Health Minister Tony Ryall has joined the Healthline team celebrating the 2.5 millionth call to the free 24-hour health advice phone line.
Mr Ryall met the parents of a young girl who believe their daughter's life may have been saved by the advice she got from Healthline (story attached). He also met with the nurse who took call number 2.5 million, and was shown how the telephone triage system works.
About 80 percent of calls to Healthline require nurse assessment.
"In the 11 years that Healthline has been available in New Zealand, nearly 250,000 callers have been advised to seek emergency or other urgent care. More than 600,000 callers with less serious symptoms have been given advice on how to manage the condition at home.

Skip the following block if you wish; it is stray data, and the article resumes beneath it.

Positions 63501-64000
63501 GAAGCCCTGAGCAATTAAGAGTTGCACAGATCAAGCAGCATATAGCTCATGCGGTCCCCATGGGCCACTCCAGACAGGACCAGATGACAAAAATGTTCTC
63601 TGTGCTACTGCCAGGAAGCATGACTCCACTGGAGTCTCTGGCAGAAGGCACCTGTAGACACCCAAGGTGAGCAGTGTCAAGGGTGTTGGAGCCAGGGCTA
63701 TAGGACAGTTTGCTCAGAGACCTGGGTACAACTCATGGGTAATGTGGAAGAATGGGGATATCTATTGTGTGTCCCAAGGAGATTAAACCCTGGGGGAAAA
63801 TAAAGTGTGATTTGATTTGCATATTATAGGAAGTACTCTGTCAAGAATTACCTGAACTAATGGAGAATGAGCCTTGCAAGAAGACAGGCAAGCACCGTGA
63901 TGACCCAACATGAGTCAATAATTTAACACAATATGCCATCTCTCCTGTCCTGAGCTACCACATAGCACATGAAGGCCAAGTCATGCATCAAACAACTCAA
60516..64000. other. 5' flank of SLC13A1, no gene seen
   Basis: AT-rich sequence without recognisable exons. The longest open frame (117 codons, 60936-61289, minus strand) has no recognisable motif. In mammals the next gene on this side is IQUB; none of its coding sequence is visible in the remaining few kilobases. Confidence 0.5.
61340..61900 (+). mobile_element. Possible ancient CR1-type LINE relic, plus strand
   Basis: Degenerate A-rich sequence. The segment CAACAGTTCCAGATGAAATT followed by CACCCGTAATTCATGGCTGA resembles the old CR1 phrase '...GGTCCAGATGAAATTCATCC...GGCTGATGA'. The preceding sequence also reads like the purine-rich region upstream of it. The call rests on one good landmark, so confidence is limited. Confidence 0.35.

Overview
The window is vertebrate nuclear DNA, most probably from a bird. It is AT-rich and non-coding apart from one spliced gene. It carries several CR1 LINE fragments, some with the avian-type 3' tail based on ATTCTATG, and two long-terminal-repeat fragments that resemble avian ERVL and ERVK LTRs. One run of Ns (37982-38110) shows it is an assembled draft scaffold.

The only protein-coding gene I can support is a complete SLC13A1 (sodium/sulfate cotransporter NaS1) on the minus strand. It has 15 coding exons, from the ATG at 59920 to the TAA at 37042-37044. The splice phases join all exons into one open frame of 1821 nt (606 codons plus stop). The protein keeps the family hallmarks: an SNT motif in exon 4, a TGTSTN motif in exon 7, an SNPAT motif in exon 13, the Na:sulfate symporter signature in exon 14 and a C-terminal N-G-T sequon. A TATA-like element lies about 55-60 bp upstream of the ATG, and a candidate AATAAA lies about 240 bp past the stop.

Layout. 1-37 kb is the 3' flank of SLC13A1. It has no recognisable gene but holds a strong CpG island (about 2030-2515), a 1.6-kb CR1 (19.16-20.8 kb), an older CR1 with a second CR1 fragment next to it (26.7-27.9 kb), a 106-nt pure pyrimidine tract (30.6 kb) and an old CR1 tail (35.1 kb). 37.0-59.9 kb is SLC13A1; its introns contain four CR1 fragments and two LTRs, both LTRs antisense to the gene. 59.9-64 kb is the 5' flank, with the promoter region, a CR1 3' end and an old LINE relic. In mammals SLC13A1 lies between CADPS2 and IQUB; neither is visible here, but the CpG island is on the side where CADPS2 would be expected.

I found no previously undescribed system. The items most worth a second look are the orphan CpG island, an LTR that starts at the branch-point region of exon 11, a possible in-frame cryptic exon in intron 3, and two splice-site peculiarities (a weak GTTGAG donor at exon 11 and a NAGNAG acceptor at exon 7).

"It's not uncommon to hear about people who believe a family member's life has been saved thanks to a call to the free phone service. Another story we hear frequently is when the nurse assesses the symptoms and organises an ambulance.
"One of the most unusual requests was from a pilot who had called Healthline for advice about a passenger while in the air, and then asked which runway to land on.
"Around 20 per cent of hospital admissions are considered avoidable. The role of primary care is the most important area for reducing these admissions, and along with GPs and ambulance services a telephone triage service like Healthline has an important role in primary care.
The telephone triage service is currently under review as the Government looks to better integrate primary health and make the services more efficient.
Healthline experience (doc 24 KB)